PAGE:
AUCKLAND, 3 June 2015 – Aucklanders are significantly more interested in properties outside their region compared to the same time last year, according to the latest data from Realestate.co.n z, the website with the most property listings in New Zealand.
“The number of people from Auckland looking at properties in otherparts of the country has increased significantly over the year from last May. This is a dramatic change in online searching behaviour, which could well be driven by record high property prices in Auckland,” says Brendon Skipper, CEO of Realestate.co.nz.
Properties for sale in Hawke’s Bay have attracted the greatest increase in levels of interest, with 152.2% more Aucklanders looking at properties in that region compared to the same month last year. Other regions which have seen a jump in interest from Aucklanders include Manawatu/Wanganui (+123.4%), Waikato (+113.8%), Northland (+85.5%) and the Bay of Plenty(+83.5%).
While Aucklanders are spreading the net wider when they look for property, offshore Asian investors appear to be showing less interest than before in the country’s property market, with 20% fewer viewers from Asian countries looking at New Zealand properties online this May, compared to the same month last year. However, this decrease is largely offset by a 19.9% increase in interest from investors elsewhere in the world, particularly from Australia, the USA and the UK.
Average asking price in Auckland stabilises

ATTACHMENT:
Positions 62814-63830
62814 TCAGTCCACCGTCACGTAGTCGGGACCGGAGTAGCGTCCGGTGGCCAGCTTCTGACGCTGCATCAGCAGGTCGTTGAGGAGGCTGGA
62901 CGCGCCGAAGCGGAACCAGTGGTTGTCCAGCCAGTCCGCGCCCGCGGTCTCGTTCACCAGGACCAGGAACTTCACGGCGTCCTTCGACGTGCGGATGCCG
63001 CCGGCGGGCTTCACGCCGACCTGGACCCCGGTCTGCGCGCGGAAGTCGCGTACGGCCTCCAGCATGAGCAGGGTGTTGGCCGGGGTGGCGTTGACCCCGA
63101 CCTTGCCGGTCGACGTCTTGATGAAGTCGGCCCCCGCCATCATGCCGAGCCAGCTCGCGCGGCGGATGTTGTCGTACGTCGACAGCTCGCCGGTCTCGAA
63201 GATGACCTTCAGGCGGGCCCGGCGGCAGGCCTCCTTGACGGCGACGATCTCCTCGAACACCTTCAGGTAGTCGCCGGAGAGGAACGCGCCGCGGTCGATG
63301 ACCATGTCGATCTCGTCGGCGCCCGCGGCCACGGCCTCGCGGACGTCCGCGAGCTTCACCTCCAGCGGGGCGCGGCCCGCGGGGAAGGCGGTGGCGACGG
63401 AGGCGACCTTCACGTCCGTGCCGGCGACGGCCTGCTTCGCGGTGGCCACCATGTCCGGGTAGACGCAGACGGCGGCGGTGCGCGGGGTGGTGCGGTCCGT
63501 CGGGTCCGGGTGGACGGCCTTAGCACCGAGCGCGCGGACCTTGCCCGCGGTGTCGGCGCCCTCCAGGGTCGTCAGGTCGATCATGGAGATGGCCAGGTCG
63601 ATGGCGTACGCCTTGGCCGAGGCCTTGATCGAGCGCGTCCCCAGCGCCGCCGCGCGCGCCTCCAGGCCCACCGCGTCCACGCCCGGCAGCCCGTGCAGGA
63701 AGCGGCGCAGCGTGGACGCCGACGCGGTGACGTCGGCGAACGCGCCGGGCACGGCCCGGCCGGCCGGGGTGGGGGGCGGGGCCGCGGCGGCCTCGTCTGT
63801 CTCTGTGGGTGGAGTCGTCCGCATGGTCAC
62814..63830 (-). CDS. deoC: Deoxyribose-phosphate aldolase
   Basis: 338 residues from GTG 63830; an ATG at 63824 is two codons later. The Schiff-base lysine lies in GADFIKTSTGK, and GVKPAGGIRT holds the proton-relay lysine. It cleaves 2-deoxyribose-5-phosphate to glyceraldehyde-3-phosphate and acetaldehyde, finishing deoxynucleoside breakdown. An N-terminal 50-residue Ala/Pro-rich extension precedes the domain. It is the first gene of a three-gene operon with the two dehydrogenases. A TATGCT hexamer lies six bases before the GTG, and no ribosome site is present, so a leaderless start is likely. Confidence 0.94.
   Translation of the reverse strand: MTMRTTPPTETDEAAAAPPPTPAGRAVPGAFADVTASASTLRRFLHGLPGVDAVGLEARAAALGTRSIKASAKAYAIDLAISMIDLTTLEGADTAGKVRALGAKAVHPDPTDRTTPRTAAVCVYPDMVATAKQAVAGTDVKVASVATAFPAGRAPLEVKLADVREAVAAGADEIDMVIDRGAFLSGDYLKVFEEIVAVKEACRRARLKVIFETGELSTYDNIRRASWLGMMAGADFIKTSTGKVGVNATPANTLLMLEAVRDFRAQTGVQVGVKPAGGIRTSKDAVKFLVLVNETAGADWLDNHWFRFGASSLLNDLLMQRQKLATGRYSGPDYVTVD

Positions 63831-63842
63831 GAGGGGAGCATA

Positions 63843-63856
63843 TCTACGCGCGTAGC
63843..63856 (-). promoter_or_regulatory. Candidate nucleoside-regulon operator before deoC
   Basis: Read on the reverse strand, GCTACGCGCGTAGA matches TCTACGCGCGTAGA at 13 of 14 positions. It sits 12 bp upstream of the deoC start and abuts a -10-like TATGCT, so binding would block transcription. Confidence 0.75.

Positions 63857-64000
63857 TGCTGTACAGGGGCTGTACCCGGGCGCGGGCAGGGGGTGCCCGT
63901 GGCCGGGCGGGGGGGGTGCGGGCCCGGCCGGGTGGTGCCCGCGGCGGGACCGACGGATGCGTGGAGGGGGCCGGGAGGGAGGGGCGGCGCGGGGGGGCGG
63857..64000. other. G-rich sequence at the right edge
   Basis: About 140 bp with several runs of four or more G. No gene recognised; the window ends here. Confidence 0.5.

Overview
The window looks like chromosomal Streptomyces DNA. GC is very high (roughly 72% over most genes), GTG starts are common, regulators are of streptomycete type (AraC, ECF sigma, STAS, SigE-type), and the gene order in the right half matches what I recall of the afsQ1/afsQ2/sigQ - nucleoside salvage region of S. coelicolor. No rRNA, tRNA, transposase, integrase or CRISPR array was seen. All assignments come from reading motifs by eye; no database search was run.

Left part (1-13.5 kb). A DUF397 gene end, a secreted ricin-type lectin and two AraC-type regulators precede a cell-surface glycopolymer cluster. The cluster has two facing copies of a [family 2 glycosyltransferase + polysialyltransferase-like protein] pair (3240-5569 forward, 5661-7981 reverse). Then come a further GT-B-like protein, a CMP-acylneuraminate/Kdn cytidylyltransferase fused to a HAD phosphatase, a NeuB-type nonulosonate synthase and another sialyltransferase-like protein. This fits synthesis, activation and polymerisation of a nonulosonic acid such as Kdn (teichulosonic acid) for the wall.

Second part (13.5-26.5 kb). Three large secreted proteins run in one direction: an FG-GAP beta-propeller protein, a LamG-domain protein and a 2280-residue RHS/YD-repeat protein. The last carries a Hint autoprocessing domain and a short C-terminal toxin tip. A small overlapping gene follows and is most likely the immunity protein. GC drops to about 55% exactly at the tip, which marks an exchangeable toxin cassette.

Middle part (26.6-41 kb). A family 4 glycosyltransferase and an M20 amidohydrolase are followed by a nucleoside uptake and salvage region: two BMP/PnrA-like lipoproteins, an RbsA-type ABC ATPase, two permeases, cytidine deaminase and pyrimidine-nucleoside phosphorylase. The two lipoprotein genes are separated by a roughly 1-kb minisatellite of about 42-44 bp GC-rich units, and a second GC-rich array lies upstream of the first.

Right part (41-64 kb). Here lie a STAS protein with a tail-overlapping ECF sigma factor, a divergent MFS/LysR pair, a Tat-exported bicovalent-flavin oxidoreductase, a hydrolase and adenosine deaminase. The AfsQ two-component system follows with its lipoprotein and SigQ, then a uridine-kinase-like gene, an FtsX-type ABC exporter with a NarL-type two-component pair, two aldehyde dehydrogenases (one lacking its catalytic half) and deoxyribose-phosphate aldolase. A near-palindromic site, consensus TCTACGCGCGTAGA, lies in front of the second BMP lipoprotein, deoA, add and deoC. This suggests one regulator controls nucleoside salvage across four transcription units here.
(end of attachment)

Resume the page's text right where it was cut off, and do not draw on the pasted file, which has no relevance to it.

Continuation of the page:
Meanwhile, asking prices for houses in Auckland stabilised in May, according to Realestate.co.nz. The average asking price in the city was $793,260, which is a marginal increase of 0.5% from the record high in April.
However, significant increases in asking price in a number of other regions across the country in May pushed the national average asking price to a new all-time high of $532,638, an increase of 2.1% on the previous record set in April. The biggest jump was recorded in Central Otago, where the average asking price in May was $699,435, up 15.7% from April. Other regions with big increases include Southland (up 12.5%, to $261,598), West Coast (up 11.3%, to $298,130), Bay of Plenty (up 5.5%, to $466,222), and the Coromandel (up 5.2%, to $518,303). Bucking this trend were Gisborne and Marlborough, where the average asking price decreased notably, by 8.7% and 6.6% respectively.
Fewer homes listed for sale
There were 10,381 new listings nationwide in May, which was 3.4% less than the same time last year. Despite the national decrease, listings in some regions did increase, such as Auckland (3,769 new listings, up 2.9% compared to May 2014), Canterbury (1,319, up 1.8%), Waikato (740, up 4.4%), Taranaki (259, up 13.6%), Central North Island (182, up 52.9%) and West Coast (64, up 12.3%).
The national average in overall inventory of available housing stock for sale fell to an all-time low of only 20 weeks in May, breaking the record of 21.3 weeks set just the month before. Inventory is a measure of supply and demand that indicates how long it would take, in theory, for all the current properties on the market to be sold at the current average rate of sales. The long-term national average, since January 2007, is 35 weeks.